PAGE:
As your organization grows, keeping track of tools, equipment, handheld electronics, and other assets becomes increasingly time-consuming and labor-intensive. That is why so many organizations look for technological solutions to asset tracking. Smart lockers present a promising solution.

Smart lockers are adaptable management systems that safeguard individual equipment and provide valuable asset-tracking data that enhances the workflows in which employees use that equipment. Asset tracking lockers are an investment in your company's productivity. You can redirect your personnel toward more valuable work by automating labor-intensive administrative tasks. 

Want to learn more? In this article, we'll explore why smart lockers are leading asset tracking technology, how they support “asset surveillance,” and unpack the benefits better asset tracking brings to organizations of all sizes. 


What are smart asset tracking technologies? 

Smart technology is business infrastructure and equipment with internal computer systems or sensors capable of managing operations—for example, smart lockers. These lockers monitor the condition of the equipment they store, track who signs equipment in and out, ensure they sign out every kit component they need to do their jobs and monitor the use patterns.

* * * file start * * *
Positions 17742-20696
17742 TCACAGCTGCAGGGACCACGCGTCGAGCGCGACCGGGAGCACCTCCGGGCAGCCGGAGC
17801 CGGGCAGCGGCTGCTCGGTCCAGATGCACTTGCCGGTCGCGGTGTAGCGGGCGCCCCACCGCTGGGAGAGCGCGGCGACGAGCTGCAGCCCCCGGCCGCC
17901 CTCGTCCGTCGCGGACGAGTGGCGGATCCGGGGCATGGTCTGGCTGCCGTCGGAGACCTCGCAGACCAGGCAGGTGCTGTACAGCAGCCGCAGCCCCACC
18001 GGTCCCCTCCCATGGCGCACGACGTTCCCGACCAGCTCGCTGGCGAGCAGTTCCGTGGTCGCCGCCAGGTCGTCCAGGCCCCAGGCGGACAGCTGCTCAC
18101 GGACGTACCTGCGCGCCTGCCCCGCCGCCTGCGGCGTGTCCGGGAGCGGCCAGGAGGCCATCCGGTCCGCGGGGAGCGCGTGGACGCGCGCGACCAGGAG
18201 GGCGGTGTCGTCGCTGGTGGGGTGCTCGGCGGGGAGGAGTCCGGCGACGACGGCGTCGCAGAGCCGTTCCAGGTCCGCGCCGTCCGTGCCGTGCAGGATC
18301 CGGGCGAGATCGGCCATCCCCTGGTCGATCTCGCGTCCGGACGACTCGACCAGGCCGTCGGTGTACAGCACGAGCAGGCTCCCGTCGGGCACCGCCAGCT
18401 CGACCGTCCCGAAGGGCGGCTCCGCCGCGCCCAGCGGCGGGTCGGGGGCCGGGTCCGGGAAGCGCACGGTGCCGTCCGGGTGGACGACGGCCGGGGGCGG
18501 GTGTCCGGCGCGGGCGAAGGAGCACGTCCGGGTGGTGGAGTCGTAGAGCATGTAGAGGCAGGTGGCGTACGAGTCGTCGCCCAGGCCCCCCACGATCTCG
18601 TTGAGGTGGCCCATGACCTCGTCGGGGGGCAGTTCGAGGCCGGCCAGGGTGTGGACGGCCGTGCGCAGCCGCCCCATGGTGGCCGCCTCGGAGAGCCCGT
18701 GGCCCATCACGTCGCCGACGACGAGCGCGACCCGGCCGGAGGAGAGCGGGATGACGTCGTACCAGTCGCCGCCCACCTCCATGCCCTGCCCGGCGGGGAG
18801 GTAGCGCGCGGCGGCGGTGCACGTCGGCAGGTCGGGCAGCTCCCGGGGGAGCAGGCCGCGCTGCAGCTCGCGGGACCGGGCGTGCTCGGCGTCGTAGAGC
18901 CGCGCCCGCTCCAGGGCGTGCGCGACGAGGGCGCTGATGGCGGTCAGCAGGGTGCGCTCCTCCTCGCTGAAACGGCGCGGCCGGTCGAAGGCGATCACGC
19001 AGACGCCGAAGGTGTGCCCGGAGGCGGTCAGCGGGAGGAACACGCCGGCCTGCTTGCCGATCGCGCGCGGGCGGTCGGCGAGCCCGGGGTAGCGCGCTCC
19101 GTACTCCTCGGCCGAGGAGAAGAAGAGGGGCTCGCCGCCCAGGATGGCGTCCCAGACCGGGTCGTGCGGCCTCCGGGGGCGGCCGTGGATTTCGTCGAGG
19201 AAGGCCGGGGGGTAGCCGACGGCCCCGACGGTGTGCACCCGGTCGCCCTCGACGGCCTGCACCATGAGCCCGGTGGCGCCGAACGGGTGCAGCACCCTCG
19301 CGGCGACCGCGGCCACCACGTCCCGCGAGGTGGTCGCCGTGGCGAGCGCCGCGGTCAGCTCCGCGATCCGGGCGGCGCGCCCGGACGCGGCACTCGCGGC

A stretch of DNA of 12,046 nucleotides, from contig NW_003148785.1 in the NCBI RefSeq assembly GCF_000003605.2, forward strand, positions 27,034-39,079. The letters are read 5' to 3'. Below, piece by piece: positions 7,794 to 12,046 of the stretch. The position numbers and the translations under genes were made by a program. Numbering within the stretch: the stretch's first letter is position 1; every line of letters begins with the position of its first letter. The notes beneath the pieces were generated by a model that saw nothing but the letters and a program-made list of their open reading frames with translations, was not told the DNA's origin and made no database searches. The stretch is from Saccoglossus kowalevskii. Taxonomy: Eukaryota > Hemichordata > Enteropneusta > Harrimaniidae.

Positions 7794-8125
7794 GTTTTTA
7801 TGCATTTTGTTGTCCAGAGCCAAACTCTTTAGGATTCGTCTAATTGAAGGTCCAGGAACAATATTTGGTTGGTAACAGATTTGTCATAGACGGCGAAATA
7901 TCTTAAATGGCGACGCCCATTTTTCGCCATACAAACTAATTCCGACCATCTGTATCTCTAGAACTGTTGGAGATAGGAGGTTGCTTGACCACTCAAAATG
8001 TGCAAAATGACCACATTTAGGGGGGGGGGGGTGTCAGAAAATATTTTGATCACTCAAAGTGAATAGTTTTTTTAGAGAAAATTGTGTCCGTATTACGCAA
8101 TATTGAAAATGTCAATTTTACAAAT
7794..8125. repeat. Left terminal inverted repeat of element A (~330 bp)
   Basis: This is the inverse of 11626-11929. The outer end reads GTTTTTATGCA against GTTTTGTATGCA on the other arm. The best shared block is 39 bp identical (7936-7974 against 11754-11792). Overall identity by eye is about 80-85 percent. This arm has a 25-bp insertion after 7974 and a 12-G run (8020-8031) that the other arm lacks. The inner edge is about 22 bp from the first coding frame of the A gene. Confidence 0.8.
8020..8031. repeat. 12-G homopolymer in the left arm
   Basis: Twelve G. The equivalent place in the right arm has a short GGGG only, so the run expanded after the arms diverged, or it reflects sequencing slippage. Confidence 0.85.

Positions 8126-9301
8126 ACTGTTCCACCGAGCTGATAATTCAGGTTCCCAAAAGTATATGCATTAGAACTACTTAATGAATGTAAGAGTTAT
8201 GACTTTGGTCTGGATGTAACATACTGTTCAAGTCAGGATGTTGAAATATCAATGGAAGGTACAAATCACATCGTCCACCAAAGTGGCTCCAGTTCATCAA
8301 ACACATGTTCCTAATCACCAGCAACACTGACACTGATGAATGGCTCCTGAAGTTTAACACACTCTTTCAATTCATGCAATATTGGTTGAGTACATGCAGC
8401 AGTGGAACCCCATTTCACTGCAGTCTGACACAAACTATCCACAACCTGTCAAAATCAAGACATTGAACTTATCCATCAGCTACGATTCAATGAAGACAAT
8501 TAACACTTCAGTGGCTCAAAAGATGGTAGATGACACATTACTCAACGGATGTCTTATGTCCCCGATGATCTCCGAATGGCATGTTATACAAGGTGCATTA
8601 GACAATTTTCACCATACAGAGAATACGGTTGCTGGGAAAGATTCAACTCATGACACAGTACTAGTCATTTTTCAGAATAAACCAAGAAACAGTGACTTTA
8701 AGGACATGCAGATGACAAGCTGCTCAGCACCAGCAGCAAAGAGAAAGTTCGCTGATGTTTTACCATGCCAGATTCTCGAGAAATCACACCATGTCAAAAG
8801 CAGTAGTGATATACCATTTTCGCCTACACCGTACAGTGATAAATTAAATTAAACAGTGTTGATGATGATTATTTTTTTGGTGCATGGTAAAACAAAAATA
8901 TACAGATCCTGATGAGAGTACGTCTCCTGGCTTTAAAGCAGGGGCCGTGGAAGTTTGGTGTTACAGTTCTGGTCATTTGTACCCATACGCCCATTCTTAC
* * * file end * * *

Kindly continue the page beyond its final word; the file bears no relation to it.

What is asset surveillance? 

Asset tracking technology in lockers is called asset surveillance. Asset surveillance systems verify that the correct assets are placed in lockers and can also provide data on their condition. This surveillance gathering can be done over either wired or wireless connections. 

Most electronic devices that charge with a USB-type port can identify themselves when plugged inside a locker. This way, they’re both recharged at rest, and their status is automatically verified. Any fault codes are logged and can be sent automatically to service technicians. Alternatively, a wireless tag and reader system can be used. 

Wireless tags are attached to or embedded in assets, and the readers are mounted inside the locker cabinets. The readers can even be configured to detect multiple tagged assets within carrying cases. Integrating smart lockers with real-time location services (RTLS) elsewhere in a facility provides live data on where, when, and how those assets are used. 

Any asset surveillance aims to provide better insight into the asset and its use. By logging transactions, a smart locker system is already a source of business intelligence. But adding asset surveillance turns assets themselves into information sources. Any organization using lockers obviously cares about asset security. But businesses that benefit from asset surveillance tend to care just as much, if not more, about how their assets are used and by whom.

Dig Deeper Into Asset Tracking Technology.
Learn Everything You Need to Know About Physical Asset Tracking.

Why use asset-tracking smart lockers? 

Smart lockers equipped with asset surveillance systems and other asset tracking technology improve business performance in several ways.